This tutorial accompanies the Small Town Big Data blog post Smoke Plume Summer. Read it here.

Getting started in Google Earth Engine

Google Earth Engine offers petabytes and petabytes of satellite imagery and geospatial data, accessible through an APIs where the cloud-based processing enables global-scale analysis. Processing that used to take days now takes seconds.

This tutorial offers a brief introduction on working with Landsat 8 imagery in GEE. We’ll cover:

GEE is free for research, education and nonprofit use. Sign up here to get started.

Note: it may take up to 24 hours to receive your confirmation.

When you’re cleared with credentials, go to the code editor. This is the cockpit for our GEE journey. You can do this tutorial without knowing an iota of JavaScript! I’ve provided all the code here for you to cute and paste to your heart’s desire.

You’ll see several panes:

  1. Code editor - The center pane is where you’ll paste and/or write your code.
  2. Map pane - this is where you can display your results to explore on an interactive map.
  3. Console - the right hand pane also includes the Inspector and Tasks tabs, where results from your code will appear.

Selecting Landsat imagery

We only want to select the Landsat tiles we need. Since we’re looking for imagery of a specific wildfire, we can constrain the search by area and date to narrow it down. The first step is creating a box that will constrain the search by geometry. GEE will only pull tiles that intersect with this box.

I drew it where it would capture the Middle Fork Fire. You can draw yours anywhere you want if you’re interested in another fire. It’s easiest to do this with the interactive tool. In the upper left corner of the map pane, you’ll see a toolbar with shapes on it. Click on the rectangle shape and draw it anywhere on the map you’d like. Click “import” to generate a code snippet like this one:

var geometry = 
    /* color: #d63000 */
    /* displayProperties: [
        "type": "rectangle"
    ] */
        [[[-106.84100977511082, 40.70707934282725],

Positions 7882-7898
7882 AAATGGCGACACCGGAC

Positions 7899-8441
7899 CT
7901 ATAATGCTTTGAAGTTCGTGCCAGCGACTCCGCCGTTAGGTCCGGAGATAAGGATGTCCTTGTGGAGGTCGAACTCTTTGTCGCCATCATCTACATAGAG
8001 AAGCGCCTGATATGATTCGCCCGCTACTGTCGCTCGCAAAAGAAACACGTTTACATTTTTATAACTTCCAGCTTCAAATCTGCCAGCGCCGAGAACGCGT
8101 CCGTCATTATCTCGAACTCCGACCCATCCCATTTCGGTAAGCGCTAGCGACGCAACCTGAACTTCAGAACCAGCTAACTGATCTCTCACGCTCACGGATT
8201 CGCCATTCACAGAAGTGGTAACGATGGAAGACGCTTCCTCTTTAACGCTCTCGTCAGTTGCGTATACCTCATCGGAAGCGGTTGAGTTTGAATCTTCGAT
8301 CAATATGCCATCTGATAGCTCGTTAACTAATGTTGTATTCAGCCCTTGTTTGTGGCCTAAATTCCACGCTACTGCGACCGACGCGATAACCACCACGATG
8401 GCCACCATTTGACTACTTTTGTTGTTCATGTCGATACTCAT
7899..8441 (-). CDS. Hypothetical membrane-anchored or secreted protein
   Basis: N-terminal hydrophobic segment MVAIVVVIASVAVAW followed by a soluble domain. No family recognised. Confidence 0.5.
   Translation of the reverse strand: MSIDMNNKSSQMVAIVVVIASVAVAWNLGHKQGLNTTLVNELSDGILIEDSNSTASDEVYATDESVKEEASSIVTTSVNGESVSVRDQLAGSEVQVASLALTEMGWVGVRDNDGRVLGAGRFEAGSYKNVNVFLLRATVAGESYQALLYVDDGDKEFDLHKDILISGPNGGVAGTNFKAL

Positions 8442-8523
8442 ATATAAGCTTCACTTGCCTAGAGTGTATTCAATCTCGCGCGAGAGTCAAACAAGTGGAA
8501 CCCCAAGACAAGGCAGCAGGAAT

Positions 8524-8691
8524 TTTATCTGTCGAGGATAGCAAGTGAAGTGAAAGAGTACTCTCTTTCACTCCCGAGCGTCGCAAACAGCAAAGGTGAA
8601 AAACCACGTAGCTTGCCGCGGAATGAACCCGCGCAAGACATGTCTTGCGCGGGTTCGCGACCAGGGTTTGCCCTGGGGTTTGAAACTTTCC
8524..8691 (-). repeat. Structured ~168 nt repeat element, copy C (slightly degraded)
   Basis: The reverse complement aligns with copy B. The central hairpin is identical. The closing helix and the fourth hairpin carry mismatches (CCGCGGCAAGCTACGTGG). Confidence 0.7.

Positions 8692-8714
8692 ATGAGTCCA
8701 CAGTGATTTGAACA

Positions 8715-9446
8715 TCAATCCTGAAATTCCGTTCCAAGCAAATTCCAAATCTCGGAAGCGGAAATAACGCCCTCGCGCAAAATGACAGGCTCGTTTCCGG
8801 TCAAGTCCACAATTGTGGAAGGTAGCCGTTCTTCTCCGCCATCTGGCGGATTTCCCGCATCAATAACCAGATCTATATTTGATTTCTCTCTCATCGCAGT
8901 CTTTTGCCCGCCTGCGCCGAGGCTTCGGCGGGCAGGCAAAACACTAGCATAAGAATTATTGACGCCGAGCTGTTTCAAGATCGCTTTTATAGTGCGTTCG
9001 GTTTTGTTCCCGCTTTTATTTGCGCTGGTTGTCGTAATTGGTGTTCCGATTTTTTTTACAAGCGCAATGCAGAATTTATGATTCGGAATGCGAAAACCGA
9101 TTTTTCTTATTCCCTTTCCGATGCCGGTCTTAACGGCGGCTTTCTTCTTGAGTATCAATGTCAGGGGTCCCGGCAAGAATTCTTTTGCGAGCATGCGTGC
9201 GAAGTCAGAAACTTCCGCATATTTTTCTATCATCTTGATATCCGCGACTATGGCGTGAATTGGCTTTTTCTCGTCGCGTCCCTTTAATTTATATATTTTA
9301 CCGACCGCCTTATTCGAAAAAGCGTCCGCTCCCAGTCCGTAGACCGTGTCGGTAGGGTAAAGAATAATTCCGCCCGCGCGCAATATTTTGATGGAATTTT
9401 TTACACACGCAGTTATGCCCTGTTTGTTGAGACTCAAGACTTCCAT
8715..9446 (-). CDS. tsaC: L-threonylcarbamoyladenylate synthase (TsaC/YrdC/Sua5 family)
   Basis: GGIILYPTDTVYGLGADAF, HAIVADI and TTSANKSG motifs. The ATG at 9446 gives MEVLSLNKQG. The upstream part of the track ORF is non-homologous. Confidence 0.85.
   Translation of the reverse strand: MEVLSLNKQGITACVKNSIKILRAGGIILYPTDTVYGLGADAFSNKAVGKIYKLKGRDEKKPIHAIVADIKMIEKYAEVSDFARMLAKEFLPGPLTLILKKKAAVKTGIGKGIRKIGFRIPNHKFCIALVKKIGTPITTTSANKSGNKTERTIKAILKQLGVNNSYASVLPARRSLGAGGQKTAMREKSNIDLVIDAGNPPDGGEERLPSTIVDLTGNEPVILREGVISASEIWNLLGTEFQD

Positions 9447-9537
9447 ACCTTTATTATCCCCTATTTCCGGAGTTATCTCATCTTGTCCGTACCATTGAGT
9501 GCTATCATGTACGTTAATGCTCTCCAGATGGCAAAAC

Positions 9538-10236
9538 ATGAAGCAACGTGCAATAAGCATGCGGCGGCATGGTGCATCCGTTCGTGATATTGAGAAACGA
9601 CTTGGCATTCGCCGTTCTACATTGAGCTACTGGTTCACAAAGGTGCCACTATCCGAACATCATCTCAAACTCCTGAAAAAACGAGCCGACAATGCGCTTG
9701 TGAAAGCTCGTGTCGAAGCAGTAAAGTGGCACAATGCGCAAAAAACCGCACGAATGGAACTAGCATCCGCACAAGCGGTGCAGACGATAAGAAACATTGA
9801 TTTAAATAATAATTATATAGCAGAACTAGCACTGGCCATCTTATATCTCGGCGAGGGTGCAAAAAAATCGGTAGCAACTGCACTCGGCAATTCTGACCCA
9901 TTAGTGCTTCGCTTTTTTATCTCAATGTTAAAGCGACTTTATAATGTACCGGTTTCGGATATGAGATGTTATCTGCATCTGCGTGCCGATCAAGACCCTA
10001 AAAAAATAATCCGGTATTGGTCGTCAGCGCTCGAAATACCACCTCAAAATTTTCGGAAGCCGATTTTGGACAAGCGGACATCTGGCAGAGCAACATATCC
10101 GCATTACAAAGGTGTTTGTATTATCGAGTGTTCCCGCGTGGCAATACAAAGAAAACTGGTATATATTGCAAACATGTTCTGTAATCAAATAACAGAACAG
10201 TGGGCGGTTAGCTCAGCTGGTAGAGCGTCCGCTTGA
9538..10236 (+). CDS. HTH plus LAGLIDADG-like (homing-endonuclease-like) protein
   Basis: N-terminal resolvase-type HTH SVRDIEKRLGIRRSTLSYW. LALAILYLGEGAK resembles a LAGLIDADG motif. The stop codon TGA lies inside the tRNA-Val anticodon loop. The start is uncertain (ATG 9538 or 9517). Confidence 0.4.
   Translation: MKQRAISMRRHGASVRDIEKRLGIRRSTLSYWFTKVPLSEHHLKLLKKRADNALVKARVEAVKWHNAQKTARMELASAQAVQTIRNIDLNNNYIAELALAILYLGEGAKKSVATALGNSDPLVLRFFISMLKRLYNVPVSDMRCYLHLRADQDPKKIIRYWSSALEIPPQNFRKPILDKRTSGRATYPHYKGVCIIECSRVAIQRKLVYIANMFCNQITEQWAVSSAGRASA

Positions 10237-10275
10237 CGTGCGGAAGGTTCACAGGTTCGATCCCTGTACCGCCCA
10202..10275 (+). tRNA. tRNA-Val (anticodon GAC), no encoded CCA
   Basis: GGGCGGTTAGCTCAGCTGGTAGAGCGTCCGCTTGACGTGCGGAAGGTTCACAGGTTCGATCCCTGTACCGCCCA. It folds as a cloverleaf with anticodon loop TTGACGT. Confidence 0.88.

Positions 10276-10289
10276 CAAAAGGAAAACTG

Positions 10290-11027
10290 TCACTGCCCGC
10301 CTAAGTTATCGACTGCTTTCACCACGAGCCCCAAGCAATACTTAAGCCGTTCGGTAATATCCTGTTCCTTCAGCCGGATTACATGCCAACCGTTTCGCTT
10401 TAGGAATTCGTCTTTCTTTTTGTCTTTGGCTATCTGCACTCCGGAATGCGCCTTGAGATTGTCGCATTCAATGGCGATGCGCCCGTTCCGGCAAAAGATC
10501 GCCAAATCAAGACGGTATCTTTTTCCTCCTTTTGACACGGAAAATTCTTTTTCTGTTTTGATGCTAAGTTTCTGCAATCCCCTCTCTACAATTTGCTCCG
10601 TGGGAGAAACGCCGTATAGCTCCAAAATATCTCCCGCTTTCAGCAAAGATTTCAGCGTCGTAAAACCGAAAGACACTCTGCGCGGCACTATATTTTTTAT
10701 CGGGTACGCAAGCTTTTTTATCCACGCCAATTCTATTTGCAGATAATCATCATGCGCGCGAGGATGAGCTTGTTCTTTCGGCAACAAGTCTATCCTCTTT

[-106.84100977511082, 40.55074205549539],
          [-106.62677637667332, 40.55074205549539],
          [-106.62677637667332, 40.70707934282725]]], null, false);

The following command creates a collection of images (scientific name: Image Collection) of Landsat tiles, filtered by date and by the box we made in the previous step. I constrained the time frame to that of the Middle Fork Fire - From just before ignition on September 5 to December 3, when the land update was made on Inciweb.

And in the same step, we’ll sort the images by date so we’re sure they’re in chronological order.

//Get landsat TOA  L8 surface reflectance image(s) 
//including the polygon

var l8 = ee.ImageCollection("LANDSAT/LC08/C01/T1_TOA")
  .filterDate('2020-09-05', '2020-12-03')
//Print the image collection to the console. 
//In the console, look through the object 
//and each element to see what dates were captured.
//Explore cloud cover and other quality metrics.

The print command will generate a description of what’s in the list in the console in the upper right pane. Scroll through the object and click the arrows to explore it’s various elements and properties. You’ll see under the “features” heading how many tiles were found in the search. Unfold each one to examine the dates and other attributes.